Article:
Russian ecommerce shop provider Deer.io is allowing dark web activity out in the open, according to a report from threat intelligence and security analysis firm Digital Shadows.
What is the difference between this case and any other where a customer uses a web host to carry out criminal activity? Digital Shadows alleges that the majority of Deer.io shops sell stolen products or breached data, and that the company advertises on hacker and cybercrime forums.
Cybercriminal Tessa88, who distributed credentials breached from LinkedIn and MySpace, is associated with the shop darkside.global, which is hosted by Deer.io, Digital Shadows says. Softpedia found a reference to Deer.io-hosted cybercrime in Russian media, but there are no indications of law enforcement investigations.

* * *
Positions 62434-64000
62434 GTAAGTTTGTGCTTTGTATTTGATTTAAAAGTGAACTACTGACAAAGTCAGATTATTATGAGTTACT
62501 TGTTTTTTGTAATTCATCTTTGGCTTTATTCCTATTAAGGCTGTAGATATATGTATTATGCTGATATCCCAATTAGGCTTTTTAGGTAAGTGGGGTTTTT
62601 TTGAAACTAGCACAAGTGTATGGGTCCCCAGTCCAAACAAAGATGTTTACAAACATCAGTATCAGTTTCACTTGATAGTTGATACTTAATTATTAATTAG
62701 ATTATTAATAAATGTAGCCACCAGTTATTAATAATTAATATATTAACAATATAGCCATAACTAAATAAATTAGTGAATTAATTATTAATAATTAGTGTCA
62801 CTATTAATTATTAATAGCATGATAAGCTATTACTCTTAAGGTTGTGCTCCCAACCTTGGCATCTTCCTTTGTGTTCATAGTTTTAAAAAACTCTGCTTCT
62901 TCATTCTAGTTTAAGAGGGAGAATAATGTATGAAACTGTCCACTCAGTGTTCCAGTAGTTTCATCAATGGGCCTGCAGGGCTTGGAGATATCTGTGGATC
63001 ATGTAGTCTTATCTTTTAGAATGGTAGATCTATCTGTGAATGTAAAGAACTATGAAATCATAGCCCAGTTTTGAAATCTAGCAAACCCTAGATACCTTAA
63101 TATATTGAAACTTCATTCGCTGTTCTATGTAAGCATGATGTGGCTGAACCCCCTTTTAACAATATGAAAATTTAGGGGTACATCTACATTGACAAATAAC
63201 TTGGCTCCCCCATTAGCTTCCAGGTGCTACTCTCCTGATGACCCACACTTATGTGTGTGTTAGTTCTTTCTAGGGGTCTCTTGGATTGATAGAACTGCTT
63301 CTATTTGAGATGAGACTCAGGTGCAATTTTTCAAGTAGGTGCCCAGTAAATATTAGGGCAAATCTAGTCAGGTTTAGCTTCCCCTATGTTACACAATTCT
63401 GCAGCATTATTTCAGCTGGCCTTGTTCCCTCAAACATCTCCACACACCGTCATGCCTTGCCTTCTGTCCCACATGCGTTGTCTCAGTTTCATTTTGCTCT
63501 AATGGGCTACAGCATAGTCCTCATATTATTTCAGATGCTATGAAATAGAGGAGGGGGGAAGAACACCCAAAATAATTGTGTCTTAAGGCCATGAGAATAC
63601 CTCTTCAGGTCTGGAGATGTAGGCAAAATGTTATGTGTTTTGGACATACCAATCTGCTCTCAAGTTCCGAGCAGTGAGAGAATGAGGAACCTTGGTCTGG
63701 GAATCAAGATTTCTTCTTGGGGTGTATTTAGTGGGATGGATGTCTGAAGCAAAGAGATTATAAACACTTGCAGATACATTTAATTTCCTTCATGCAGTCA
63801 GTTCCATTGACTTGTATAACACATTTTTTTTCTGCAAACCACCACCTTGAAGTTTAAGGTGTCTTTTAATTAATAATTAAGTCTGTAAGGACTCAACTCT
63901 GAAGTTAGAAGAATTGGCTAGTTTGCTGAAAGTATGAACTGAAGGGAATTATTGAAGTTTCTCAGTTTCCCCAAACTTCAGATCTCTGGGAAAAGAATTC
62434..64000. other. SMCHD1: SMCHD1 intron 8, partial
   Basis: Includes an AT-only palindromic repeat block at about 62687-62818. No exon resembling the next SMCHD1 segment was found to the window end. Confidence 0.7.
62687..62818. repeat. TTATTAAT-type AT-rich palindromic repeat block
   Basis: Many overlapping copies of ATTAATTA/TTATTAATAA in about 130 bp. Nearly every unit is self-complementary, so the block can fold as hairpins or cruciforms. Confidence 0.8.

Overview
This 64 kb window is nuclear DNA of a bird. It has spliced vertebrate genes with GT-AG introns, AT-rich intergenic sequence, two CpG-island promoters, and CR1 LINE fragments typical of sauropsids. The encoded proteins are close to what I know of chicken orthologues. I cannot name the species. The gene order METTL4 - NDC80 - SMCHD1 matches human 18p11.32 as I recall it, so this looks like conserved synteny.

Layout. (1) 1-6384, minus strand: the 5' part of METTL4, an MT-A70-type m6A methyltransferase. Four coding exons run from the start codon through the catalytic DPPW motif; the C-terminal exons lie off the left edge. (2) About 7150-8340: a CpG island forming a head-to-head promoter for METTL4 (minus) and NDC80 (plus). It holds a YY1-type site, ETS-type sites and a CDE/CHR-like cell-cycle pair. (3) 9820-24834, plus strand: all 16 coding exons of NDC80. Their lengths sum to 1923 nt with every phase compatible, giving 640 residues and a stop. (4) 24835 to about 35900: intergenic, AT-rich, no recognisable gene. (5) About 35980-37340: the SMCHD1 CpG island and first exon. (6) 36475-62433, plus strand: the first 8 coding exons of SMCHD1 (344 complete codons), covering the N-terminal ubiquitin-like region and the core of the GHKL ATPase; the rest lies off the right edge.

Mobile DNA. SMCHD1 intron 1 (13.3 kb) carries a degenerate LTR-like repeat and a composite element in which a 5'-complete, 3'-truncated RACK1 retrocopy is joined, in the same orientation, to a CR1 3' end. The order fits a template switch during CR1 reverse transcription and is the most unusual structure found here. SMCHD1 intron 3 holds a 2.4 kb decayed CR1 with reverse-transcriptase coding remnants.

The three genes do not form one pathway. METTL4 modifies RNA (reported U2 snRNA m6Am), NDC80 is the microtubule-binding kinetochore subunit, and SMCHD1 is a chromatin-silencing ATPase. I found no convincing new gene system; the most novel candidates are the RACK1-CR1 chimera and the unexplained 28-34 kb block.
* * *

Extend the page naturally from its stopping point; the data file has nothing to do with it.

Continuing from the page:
Deeri.io offers secure and anonymous hosting, site building, DDoS protection, and automatic payment systems. It also offers customer service and product development for 500 rubles ($8). It warns hosted shops not to sell illegal goods, provides a “report site” method, and Digital Shadows reports evidence that it will remove products like credit card details.
Digital Shadows notes that there are non-criminal businesses hosted by Deer.io, even if it is hard to call “tennis score prediction” a “legitimate product.” However, bulk bot-registered social media accounts, hijacked social media accounts, popularity-faking tools for social media, and stolen bank accounts are much more common. The company also advertises with “well-known criminal forums” Xeksek, AntiChat, Zloy, and Exploit, and seems to encourage sites to do the same.
“Deer.io works according to the laws of the Russian Federation. Our clients can create shops that do not violate the laws of the Russian Federation. We block shops that sell drugs/stolen bank accounts. We will also block any shop if requested by Roskomnadzor or the competent authorities of the Russian Federation,” Deer.io told Softpedia in a response to the report.
A report from Trend Micro in late 2015 called the criminal internet activity in North America a “glass tank” for its obviousness.